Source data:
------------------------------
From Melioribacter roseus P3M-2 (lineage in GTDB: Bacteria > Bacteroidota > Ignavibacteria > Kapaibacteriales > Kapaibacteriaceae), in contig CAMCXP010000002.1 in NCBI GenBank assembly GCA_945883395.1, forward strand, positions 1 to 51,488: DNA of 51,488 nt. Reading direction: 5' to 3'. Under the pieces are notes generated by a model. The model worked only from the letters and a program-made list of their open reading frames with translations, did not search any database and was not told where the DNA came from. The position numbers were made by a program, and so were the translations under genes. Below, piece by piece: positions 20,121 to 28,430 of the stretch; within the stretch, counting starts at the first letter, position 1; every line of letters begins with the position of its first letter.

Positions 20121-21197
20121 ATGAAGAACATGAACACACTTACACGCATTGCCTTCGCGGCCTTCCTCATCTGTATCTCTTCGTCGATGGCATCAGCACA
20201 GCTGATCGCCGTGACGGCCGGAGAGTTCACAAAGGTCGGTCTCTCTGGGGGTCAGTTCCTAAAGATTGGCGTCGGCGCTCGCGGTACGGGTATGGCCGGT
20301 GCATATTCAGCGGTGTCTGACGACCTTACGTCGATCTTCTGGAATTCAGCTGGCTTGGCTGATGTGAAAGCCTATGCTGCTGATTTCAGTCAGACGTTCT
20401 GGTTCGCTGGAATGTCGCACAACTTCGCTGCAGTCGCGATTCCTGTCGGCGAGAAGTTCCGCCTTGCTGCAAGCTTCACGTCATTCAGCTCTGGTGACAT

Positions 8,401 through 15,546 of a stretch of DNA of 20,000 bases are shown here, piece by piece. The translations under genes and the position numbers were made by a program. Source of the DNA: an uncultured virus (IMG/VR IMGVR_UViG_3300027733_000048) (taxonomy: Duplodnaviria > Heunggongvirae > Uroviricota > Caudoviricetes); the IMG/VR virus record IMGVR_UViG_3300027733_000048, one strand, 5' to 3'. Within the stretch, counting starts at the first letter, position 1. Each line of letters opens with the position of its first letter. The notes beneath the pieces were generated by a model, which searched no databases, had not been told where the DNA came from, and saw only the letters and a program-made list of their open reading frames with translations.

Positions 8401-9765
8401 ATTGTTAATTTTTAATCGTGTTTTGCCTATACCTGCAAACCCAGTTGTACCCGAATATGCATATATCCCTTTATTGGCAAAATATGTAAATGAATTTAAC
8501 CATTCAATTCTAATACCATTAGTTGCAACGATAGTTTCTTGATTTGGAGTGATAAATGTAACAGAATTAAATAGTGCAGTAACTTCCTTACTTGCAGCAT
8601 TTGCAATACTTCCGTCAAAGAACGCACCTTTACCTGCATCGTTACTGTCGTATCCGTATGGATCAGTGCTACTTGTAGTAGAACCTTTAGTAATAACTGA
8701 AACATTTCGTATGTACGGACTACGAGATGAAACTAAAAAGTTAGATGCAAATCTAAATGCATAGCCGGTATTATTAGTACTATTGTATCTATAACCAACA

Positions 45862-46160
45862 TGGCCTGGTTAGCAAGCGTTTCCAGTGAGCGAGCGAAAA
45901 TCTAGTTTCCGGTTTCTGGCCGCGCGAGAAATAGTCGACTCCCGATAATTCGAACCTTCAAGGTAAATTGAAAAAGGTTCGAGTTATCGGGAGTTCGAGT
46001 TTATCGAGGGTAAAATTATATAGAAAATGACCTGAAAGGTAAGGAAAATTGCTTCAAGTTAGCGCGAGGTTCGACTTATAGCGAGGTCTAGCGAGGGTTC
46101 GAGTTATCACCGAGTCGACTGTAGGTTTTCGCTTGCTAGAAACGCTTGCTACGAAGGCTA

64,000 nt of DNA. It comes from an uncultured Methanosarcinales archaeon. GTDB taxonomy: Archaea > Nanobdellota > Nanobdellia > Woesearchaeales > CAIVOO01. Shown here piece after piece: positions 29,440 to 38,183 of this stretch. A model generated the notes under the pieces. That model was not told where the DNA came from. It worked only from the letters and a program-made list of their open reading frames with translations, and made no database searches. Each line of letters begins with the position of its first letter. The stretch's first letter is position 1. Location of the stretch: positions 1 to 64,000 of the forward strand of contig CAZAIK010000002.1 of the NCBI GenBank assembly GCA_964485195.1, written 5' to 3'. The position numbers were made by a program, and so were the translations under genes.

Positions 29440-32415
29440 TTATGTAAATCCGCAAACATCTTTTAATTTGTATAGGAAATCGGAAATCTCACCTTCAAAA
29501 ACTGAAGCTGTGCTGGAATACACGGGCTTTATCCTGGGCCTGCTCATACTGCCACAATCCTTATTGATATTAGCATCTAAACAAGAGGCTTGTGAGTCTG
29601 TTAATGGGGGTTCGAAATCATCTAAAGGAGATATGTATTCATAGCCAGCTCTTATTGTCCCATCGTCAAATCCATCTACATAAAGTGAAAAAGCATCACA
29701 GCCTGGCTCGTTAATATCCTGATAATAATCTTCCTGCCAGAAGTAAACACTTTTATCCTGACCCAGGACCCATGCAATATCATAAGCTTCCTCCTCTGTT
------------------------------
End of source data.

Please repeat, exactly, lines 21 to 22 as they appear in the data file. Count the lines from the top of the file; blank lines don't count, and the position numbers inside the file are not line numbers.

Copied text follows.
29501 ACTGAAGCTGTGCTGGAATACACGGGCTTTATCCTGGGCCTGCTCATACTGCCACAATCCTTATTGATATTAGCATCTAAACAAGAGGCTTGTGAGTCTG
29601 TTAATGGGGGTTCGAAATCATCTAAAGGAGATATGTATTCATAGCCAGCTCTTATTGTCCCATCGTCAAATCCATCTACATAAAGTGAAAAAGCATCACA